3. Government funding negotiations fall apart

Photo: Zach Gibson/Getty Images

Bipartisan negotiations to strike a border security deal and to keep the federal government open have broken down over the past 24 hours.

  • "Negotiations reached an impasse on Saturday, primarily over detention beds and interior enforcement, according to four sources familiar with the talks," Politico reports.
  • "Democratic negotiators offered a deal to their Republican counterparts, but Republicans are refusing to negotiate until Democrats take back their demand for a cap on the number of beds used for undocumented immigrants who have committed crimes, two of the sources said."

What's next? Very unclear. If the talks are dead, Trump is so dug in he has only two options: shut down the government again or use his emergency powers to get the money.

  • Our thought bubble: Both options are horrible. The first would herald a return to chaos, depleted government services and federal workers being deprived of pay. The second would mean an instant court fight and a backlash from Congress.

4. Behind the scenes: Troubles ahead for Trump's NAFTA replacement

Trump speaks at news conference about new US-Mexico-Canada trade deal, Oct. 1, 2018, Washington, DC. Photo: Chip Somodevilla/Getty Images

About 10 days ago, a deputy to Trump's top trade negotiator gave a shockingly optimistic forecast on the political fate of the U.S.-Mexico-Canada Agreement (USMCA) — the president’s renegotiated NAFTA deal.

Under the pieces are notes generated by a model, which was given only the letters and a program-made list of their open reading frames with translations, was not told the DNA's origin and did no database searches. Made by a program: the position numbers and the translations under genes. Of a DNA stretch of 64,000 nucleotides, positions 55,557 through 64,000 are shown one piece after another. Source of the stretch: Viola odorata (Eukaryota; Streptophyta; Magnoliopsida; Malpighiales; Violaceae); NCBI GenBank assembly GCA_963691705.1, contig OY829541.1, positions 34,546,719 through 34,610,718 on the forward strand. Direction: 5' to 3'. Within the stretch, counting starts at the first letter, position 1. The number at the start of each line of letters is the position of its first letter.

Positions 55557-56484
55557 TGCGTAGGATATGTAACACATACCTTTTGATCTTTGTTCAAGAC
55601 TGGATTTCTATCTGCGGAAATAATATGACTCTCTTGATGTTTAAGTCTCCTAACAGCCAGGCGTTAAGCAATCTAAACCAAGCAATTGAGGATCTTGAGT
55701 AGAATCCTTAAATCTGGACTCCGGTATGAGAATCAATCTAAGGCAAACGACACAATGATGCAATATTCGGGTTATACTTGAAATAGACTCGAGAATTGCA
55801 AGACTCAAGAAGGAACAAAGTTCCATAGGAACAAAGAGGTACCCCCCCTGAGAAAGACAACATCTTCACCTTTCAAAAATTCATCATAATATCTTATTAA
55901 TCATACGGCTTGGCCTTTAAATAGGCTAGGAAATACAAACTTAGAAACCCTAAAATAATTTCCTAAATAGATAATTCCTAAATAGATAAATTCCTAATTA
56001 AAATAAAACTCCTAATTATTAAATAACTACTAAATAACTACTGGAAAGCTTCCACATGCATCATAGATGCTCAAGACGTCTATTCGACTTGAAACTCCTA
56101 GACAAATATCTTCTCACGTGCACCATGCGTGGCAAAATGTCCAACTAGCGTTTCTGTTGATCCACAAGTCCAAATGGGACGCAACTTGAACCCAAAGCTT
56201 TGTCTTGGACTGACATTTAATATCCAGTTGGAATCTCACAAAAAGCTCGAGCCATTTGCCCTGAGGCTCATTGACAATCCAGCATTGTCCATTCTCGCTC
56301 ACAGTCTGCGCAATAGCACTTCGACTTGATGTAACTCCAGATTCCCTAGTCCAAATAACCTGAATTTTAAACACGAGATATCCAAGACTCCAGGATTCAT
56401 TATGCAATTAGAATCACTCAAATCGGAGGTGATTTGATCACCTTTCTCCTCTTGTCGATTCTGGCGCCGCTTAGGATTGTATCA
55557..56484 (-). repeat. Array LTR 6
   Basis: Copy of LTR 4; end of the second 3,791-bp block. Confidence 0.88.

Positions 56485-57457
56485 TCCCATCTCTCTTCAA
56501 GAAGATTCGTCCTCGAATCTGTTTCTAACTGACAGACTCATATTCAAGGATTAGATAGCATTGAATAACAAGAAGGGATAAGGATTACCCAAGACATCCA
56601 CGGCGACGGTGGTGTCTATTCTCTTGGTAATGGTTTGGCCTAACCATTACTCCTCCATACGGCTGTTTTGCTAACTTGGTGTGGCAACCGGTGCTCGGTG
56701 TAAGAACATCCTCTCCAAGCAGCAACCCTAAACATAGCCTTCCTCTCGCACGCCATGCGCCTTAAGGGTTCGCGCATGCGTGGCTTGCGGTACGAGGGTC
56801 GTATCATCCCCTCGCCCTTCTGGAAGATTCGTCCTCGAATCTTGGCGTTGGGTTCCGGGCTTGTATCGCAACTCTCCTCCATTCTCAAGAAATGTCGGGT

• To the bemusement of two sources on the call, C.J. Mahoney, Robert Lighthizer’s deputy, said he figured the USMCA could get through Congress with huge bipartisan support by the end of April.

Between the lines: Nobody we’ve spoken to on Capitol Hill thinks Mahoney's prediction is remotely possible. The two sources on the call called his comments "naïve," saying they betrayed only a tenuous grasp of the USMCA’s troubled politics.

  • Other sources who've spoken privately to Mahoney say he was doing "happy talk" on the call to keep things positive and instill a sense of urgency, and that he actually does understand the difficulties ahead.
  • The White House has also begun ramping up its congressional outreach — indicating they see trouble ahead.

Why it matters: Regardless of Lighthizer and Mahoney’s true convictions, the USMCA — Trump's most urgent legislative priority besides government funding — has a tough row to hoe.

  • Influential House Democrats say they won't even negotiate with the White House until Trump stops threatening to withdraw from NAFTA and lifts his tariffs on Canada's and Mexico’s steel and aluminum.
  • Meanwhile, Republicans oppose important parts of USMCA, including its weakening of the NAFTA provision that lets foreign companies sue governments for mistreatment.

What we're hearing: While the White House woos moderate Hill Democrats, they are sending up emergency flares. Wisconsin Democrat Rep. Ron Kind, a member of the trade subcommittee on Ways and Means, is one of those Democrats.

  • Kind told me he gives Lighthizer credit for "doing a lot more outreach." But he added that, like many of his colleagues, he won’t back the trade deal until Trump lifts those steel and aluminum tariffs. Retaliation for these tariffs is hurting Badger State farmers and manufacturers, he said.
  • Trump, meanwhile, seems totally unwilling to budge on that point.
  • "Time is of the essence," Kind said. "The later this drags into '19, or if it slips to '20, the presidential campaign is going to overwhelm things and make things so much more difficult to move forward."

The bottom line: Nancy Pelosi is the most important person here. She'll decide when the USMCA comes to the House floor. And while she's indicated she's open to Trump's trade deal, Republicans anticipate she'll use her leverage over Trump to extract something substantial (and possibly unpalatable).

5. Scoop: New outside group to lead NAFTA replacement drive

Former White House official Marc Short. Photo: Alex Wong/Getty Images

Well-connected Republican operatives have launched the group Trade Works for America, which aims to spend more than $10 million pushing members of Congress to support USMCA, according to two officials who set up the group.